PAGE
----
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Three Days

Walking through a vale of tears with a new Christian brother, and what the memory of that will mean

Alin Bogdan was a journalist, but then he left to become a political consultant. He also founded a small conservative publishing house, Contra Mundum, dedicated to translating books into Romanian. On the Contra Mundum webpage, they describe their mission like this:

Contra Mundum [Against the World] is a publishing house for books that take us out of today’s world, a world dominated by intellectual and aesthetic conformity, moral relativism and the media-advertised lie sold as an indisputable truth.

Naturally, they were interested in buying Romanian rights to Live Not By Lies. The Romanian version came out there about a month ago. It has sold well. Alin welcomed me to Bucharest last weekend to do media promotions, and to give a talk about it at a church conference. Catalin and Ninel, the two other men at Contra Mundum, picked me up at the airport on Friday afternoon. That night, we met Alin and some others at a restaurant in the Old Town.

He was soft-spoken and serious, and I loved being around him. As I wrote earlier, it was an incredible time for me in Romania. The conference drew five times more people than Alin and his team expected, and we sold a blockbuster 400 books at that one event — something I’ve never done in America with any of my books, and something massive for Romania, they told me.

We all retired late Saturday night to a restaurant to celebrate our astonishing good fortune.

“This book might have started a movement here,” said Catalin.

“We are not even on the map as a publishing house!” said Ninel.

“Now you are!” I replied.

Alin just sat there quiet, looking satisfied. As well he should have. This little publishing house he founded had its first hit — and the book was such a hit that people all over the country were buzzing about it on social media.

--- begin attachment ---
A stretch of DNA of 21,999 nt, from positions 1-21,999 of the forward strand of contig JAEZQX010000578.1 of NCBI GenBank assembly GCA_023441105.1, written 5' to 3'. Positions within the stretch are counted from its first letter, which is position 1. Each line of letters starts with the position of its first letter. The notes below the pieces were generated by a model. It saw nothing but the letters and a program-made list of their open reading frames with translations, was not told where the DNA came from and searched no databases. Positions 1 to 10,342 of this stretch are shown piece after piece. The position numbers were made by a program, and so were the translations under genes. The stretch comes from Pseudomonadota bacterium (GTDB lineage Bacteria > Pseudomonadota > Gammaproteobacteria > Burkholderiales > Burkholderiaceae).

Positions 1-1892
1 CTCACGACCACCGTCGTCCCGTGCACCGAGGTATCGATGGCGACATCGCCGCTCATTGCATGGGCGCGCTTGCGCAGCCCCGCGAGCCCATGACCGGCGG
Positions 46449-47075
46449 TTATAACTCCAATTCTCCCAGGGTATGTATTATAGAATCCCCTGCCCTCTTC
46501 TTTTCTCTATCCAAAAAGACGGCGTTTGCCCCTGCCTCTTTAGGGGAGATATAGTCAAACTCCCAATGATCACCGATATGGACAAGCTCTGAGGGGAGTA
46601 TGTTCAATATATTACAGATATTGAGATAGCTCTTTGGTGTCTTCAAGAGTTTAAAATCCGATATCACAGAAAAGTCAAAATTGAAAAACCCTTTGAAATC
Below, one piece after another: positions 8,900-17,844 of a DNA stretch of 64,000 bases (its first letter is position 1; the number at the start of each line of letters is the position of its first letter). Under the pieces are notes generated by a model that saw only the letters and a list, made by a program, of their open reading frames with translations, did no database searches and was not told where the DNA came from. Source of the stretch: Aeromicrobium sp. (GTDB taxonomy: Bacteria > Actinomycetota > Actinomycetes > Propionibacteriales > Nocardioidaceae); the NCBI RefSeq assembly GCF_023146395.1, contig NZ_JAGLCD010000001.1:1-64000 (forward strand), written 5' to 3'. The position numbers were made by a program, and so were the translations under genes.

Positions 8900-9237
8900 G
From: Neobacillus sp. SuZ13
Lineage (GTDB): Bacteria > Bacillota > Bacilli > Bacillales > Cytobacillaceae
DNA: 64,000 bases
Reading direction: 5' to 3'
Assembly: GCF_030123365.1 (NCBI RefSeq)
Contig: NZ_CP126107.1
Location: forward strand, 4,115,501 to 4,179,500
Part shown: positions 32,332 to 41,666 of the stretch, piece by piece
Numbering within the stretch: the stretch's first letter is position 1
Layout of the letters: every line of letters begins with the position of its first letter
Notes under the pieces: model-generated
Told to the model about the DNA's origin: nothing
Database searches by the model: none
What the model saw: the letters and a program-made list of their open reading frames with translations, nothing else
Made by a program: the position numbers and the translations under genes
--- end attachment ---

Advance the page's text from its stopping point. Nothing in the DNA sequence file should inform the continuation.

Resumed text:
The next morning I went to the Orthodox liturgy Catalin, Ninel, and some other Orthodox friends, but Alin, being Catholic, didn’t join us. He met up with us later, at the Antim Monastery. Here we all are in the courtyard there on Sunday afternoon. Alin is the short man on my left:

Most of us went later to the National Village Museum, and sat out back at the day’s end, drinking coffee and cold drinks, and talking about doom and gloom. “Somebody tell a joke,” said Alin, finally. We talked more about doom and gloom. “Really, somebody tell a joke,” he said. We continued on. Then he told a joke. That was Alin.

The next morning, he, Ninel, and Catalin arrived at my hotel to take me to the airport. I had expected to take a taxi, but they wouldn’t dream of it. On the way there, they told me how much my book and my talk meant to them, and to Romanian Christians. I told them that I could not possibly express how much being with them over the weekend meant to me, and how much these three days in Bucharest was balm to my soul. I mentioned a particularly heavy spiritual struggle that has been with me for a long time, and how much comfort and hope I took from this the weekend in Bucharest with these new brothers in Christ. I told them all that they were a gift from God to me, and that I would never forget the graces of this weekend. I meant every word.